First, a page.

The Academy of Motion Picture Arts and Sciences recently announced that starting next year members will be able to vote for the Oscars using electronic ballots instead of the existing vote-by-mail system. However, many computer scientists believe the system will be vulnerable to attacks that could compromise the votes.
"Everybody would like there to be secure Internet voting, but some very smart people have looked at the problem and can't figure out how to do it," says Stanford University professor David Dill.
Researchers have listed multiple potential vulnerabilities to online voting systems, such as denial-of-service attacks, malware, and penetration of the server's security wall.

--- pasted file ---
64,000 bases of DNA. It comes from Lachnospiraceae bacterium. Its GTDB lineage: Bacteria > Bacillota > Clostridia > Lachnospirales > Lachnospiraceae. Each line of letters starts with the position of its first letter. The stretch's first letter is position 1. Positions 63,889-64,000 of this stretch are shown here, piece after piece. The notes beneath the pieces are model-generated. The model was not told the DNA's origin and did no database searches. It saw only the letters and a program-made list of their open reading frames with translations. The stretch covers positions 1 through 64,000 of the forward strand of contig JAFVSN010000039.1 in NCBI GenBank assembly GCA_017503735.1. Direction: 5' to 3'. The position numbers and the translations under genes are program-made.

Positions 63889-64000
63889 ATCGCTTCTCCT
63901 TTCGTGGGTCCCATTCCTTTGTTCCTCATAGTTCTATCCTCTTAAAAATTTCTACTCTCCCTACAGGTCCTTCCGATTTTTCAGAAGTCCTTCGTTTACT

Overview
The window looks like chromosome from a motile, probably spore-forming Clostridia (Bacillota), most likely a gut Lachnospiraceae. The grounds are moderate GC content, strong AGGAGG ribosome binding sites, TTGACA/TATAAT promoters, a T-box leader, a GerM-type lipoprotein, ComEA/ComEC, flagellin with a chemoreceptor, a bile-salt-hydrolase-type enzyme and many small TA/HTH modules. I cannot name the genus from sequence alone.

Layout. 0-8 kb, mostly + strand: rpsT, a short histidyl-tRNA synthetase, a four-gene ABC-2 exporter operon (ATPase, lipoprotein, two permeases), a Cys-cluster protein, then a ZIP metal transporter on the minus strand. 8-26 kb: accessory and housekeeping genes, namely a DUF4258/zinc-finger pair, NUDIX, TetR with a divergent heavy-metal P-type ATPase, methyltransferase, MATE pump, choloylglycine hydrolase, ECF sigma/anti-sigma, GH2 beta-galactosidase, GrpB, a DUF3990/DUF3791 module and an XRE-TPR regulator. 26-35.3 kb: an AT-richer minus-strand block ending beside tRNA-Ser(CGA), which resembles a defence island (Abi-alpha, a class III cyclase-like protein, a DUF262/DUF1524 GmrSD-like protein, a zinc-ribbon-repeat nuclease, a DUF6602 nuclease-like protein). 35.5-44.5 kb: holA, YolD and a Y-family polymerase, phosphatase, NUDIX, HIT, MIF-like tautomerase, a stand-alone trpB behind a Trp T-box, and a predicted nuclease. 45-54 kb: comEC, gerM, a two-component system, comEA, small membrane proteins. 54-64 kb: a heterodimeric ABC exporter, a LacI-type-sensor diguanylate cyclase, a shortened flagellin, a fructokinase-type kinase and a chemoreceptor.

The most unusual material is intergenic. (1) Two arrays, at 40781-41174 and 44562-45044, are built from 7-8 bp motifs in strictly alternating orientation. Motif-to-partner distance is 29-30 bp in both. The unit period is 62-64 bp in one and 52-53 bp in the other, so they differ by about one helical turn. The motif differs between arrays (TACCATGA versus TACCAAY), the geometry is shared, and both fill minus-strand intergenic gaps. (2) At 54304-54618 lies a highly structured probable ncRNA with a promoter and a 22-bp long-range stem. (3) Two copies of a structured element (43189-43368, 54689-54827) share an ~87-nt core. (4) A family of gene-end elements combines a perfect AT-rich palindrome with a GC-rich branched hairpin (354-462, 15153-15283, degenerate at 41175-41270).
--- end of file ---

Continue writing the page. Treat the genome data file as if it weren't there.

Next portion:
The Academy is not the first organization to experiment with Internet voting, and several U.S. states have already adopted electronic-voting systems to help military personnel and other U.S. citizens living overseas submit their votes. However, serious problems have been exposed, such as a local election in Washington, D.C., in October 2010, during which University of Michigan researchers took control of the server software and were able to find out which citizens voted for specific candidates and even changed some votes.
From Guardian (United Kingdom)
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